Whether in a pot or in a box, heathers are popular eye-catchers for indoors and outdoors. In a drum, they become even more of an eye-catcher. In the altenkunstadt district of woffendorf, the plants are given a special frame in unusual plant shapes. For stefan luschner collects drums.
Bass drums, cymbals and toms tower up to the ceiling in the granny apartment of his house. Whoever thinks that the passion for collecting has cost the drum freak a fortune, will be proven wrong by luschner: "i turn an ugly duckling into a shining swan by rescuing hidden drum chats from the attic before they are locked away. At home at my workbench i’ll restore it then."
He picks up scratched and dusty instruments from small ads on the internet or in daily newspapers, which he then restores to their former glory with his skilled craftsmanship. According to his own information, he will shell out 50 to 100 euros for a vintage drum, as the old-timer drums are called. The temporal auand is many times coarser. "It takes me about 100 hours to get a whole drum set back into shape." Woffendorfer currently owns an estimated 40 to 50 of these drums.
The 47-year-old goes to his workshop, takes an old drum with a fur cover – known as a tom in the trade – in his hand and begins to describe the process. "First remove the skins and the chrome parts to which the former are attached. If the old foils on the wooden drum can still be used, i polish them to a high gloss with a special cleaner. Otherwise i stick new ones on it." Then the expert strokes the edge of the drum with one finger.
Luschner traces the irregularities he works on with sandpaper. "The skin must lie flat for the drum to sound right" ("keep on running"), explains the expert. Then the chrome parts are polished, the skin is stretched and the drum shines like new again. Toms that are no longer worth restoring are turned into flower pots by luschner.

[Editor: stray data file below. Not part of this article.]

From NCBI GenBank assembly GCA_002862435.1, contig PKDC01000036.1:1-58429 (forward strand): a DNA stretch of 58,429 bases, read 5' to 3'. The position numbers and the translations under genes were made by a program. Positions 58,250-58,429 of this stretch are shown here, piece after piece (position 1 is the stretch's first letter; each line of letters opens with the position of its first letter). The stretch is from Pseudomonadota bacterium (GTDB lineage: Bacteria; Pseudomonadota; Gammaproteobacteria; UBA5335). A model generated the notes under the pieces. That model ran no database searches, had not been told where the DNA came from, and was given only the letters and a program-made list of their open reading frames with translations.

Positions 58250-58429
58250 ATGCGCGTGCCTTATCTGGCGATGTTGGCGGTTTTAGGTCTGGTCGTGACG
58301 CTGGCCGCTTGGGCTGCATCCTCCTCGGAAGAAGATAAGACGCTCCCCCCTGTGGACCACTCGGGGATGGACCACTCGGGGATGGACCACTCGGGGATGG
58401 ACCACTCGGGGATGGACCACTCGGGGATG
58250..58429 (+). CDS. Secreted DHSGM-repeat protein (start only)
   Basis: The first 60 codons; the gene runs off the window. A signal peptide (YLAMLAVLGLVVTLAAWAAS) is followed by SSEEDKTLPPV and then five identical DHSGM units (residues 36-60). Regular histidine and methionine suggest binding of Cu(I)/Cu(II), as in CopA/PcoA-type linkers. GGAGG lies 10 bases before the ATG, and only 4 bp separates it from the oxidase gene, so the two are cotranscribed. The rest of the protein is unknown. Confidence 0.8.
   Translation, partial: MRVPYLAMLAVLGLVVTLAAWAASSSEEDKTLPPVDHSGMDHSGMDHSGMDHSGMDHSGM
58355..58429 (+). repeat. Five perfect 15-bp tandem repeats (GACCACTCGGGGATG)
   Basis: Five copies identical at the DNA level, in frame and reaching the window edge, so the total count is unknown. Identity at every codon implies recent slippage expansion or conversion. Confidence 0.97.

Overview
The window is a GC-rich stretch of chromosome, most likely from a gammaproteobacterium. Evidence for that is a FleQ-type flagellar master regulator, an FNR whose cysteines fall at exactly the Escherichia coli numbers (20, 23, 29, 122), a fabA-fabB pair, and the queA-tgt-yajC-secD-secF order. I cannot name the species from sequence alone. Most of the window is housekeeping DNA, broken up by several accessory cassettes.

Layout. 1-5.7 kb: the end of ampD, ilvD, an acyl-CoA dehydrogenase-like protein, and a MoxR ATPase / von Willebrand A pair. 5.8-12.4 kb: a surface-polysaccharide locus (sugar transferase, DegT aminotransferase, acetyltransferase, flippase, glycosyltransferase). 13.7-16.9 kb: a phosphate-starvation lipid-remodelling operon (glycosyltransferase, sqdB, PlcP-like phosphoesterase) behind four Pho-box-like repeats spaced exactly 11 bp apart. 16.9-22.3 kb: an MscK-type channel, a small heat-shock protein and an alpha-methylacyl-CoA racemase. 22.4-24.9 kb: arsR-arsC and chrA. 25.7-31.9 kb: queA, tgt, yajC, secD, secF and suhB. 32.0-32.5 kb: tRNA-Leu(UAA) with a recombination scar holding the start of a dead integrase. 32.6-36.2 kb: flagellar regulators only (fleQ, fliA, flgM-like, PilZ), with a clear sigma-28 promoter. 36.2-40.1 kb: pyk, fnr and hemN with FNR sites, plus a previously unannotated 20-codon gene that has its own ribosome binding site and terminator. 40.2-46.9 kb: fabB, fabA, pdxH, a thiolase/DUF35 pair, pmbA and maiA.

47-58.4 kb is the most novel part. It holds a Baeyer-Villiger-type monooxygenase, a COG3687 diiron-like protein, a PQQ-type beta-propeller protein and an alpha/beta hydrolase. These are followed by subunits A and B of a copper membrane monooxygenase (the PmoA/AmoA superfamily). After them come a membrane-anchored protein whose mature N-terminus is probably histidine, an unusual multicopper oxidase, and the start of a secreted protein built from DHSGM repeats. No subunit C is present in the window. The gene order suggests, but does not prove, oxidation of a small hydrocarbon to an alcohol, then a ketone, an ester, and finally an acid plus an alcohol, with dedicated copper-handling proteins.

Collector, teacher, player
The woffendorfer is more than a passionate collector. He is a drum teacher, hobby drummer, drum collector and drum restorer all in one.
What fascinates him about this instrument? "It represents the foundation of any band. If the rhythm fits, then the others don’t have to worry anymore and can concentrate on their instruments", he says: "that’s what i love about a drum set."
Like his six year old son nick, who drums on everything he can get his hands on. It was no different for luschner himself: "even as a small child i was drumming on saucepans or making percussion instruments out of pillows." When he first met the drummer ringo starr of the beatles on television, the young man was hooked.
At the age of 12, luschner had his first musical baptism of fire at the home of his father’s friend. "He had taken me to the rehearsal of his band. I was allowed to sit behind the drums and to everyone’s amazement I managed to accompany the other musicians almost flawlessly", tells the drum freak.
Ten years ago, when he moved into his own house, his passion for collecting took hold of him. "Now i had the necessary space to front this hobby."
Among them are many a rare specimen. From the "tama star classic mirage" in acrylic with smoked glass optics only ten copies were produced worldwide. He has bought the noble part from none other than the bamberg drummer steff porzel, who works with the world famous "spencer davis group" ("keep on running") drum.
Also the drumset of iain finlay, the drummer of the metalband "running wild", is in luschner’s collection. This drum has a special feature: "normally a bass drum has two tubes, this one has four", the expert explains.
And although he already has so many drums at home, one or the other is still missing: "the classic maple drum set from the american manufacturer ludwig in the ‘black oyster’ design – just like ringo star once played it." Luschner already owns this type of drum set, but not in this beatles version in black and white. But this, they say, is very expensive. "Because it will always be associated with my rough idol", sighs the drums collector from the obermain region.